You realize you just keep shifting the goalpost on your argument. Your original statement that I took issue with was that Tizen was "inscrutable". I don't believe that pushing a single button, scrolling horizontally to an app, then pushing a button again is "impossible to understand or interpret". This is why I said you were engaging in hyperbole. The bottom line is its a simple interface. You get a lot of baggage that comes with Samsung, but the UI itself is intuitive.
Since you shifted the argument to how difficult Netflix is in Tizen, it has essentially the same interface in AppleTV. You scroll down through categories, the overall menu/search is hidden. Bad app design does not make a bad UI. One of the worst things in the AppleTV app ecosystem right now is the different behaviors between apps. In YouTube(both the regular and TV app) advancing by 10 seconds requires a tap on the edges(which I prefer). Other Apps(Netflix/Amazon Prime) require a press(touchpad click) on the edges. This isn't bad UI design, this is inconsistent implementations by the individual apps.
Soli said:I bought them for my mother's ridiculously large house right before Amazon acquired them. The HW, SW, and setup have all been great. Apple's existing routers weren't ever going to be good enough since they don't have a proper mesh option. I don't think I'd buy them today because of Amazon, but I also can't argue with the results.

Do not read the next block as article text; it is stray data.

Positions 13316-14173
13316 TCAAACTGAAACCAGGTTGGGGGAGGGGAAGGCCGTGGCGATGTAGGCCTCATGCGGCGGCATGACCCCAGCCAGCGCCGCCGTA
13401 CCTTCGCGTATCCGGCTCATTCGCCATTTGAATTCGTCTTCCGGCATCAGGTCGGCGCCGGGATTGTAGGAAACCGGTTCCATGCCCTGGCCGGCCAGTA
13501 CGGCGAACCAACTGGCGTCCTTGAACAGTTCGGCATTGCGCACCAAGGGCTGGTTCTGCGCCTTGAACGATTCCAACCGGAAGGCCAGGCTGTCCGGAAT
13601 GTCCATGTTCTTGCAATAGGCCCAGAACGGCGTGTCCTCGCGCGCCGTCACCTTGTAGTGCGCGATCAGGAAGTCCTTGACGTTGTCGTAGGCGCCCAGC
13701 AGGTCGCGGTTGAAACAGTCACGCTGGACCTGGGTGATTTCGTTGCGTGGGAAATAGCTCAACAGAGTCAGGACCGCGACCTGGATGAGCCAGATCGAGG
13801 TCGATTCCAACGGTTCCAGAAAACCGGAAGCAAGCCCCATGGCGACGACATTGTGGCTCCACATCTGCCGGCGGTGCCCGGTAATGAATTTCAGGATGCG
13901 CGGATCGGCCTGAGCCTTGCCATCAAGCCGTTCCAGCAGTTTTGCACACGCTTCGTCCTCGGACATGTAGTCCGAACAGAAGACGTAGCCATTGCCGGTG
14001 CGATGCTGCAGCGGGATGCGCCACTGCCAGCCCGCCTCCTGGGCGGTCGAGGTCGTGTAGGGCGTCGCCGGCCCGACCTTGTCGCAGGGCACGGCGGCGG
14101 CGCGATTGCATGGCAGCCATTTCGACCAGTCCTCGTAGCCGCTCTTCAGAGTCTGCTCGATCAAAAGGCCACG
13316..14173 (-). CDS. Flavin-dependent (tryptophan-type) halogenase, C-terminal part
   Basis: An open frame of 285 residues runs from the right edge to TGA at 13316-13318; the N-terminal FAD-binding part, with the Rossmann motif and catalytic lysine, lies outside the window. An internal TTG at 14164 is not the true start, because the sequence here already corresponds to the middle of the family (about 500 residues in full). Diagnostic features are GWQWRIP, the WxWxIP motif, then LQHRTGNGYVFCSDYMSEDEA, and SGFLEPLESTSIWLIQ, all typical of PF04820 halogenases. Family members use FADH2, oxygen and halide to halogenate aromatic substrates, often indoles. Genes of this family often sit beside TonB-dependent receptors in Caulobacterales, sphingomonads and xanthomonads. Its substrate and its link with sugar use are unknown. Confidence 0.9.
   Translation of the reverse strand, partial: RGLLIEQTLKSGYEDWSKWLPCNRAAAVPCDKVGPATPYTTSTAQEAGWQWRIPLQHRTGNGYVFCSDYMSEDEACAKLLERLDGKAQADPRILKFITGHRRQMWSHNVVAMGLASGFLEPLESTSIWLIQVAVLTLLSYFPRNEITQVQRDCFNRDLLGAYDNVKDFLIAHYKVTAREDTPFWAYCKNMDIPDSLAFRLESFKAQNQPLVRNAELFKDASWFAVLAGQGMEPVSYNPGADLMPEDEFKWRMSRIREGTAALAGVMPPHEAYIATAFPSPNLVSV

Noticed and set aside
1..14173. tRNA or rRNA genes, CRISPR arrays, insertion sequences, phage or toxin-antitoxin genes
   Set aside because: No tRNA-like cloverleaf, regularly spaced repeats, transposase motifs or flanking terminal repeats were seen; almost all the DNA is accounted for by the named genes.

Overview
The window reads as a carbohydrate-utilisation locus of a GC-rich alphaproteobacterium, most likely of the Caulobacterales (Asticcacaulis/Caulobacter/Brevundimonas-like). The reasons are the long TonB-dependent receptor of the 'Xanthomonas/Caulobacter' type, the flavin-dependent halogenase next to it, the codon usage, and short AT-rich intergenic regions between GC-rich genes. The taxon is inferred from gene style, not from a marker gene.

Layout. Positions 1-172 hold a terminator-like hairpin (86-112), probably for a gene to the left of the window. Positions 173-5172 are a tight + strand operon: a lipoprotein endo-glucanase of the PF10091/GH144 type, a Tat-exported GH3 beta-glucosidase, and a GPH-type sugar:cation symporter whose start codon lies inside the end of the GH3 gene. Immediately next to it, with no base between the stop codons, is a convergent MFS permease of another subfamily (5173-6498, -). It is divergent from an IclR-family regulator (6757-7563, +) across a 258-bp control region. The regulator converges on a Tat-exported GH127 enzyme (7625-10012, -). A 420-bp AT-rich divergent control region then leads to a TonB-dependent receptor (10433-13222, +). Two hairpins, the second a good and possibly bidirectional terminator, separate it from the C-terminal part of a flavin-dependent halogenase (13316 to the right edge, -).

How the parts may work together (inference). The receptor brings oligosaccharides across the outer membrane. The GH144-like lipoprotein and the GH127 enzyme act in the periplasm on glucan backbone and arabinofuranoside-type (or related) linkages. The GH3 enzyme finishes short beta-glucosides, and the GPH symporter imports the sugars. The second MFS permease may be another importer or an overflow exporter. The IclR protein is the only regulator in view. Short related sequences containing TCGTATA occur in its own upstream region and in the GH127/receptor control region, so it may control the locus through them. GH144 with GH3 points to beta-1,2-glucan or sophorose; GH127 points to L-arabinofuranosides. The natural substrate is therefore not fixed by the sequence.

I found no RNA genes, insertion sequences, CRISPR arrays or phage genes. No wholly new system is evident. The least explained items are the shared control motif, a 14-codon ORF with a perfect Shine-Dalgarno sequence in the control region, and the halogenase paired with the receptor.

PS: Unfortunately, she hadn't been using the Eero routers for the last several months. An ISP tech came out to the house and convinced her that her routers weren't good and that she needed their modem/router combo for an additional monthly cost. ߤ젏f course her range and speeds are considerably worse now, which is why she contacted me… which she should've done before all this happened. I got her back onto the Eeros, but she's still paying the monthly fee to the ISP. :sigh:
I'm officially old now, the idea of trying to type without tactile keys sounds horrific. I would understand for a future ipad if they wanted to make it foldable, but I do not want a MacBook that doesn't have a legit keyboard. Now if they could do a near seemless design with some form of raised keys built into the display(which I don't think is anywhere near feasible atm), then I would be interested. But for my use case, on a work machine, I want a physical keyboard with raised keys. I type slower on laptop keyboards with less depth as is.
iqatedo said:I remember active noise cancellation talked about in the 1970s as a possible means to quietening jack hammer compressor noise. How far the tech has come though with microelectronics. I recently purchased Sony's WH-1000XM3 wired headset and find the loss of outside audio cues almost overwhelming. The systems plays well with Macs and the iPhone too.
I bought the XM3's prior to a flight earlier this year, I tend to stress out from all of the ambient noise(plane engines, people, crying kids, etc) and these things completely changed the flying process for me. Its definitely disconcerting at first, but now I would not step on a plane without them(or Bose Quite Comfort, which supposedly are very similar). Assuming I can toggle the noise cancelling on and off without having to go into the app and that they work half as well as the over ear version, these will be a day one purchase.
You can, though, get the Kindle app for iPhone or iPad and turn those far more capable devices into e-readers.
The distraction-free nature of Kindle is a real selling point, but for value for money, iOS with the Kindle app is gigantically better.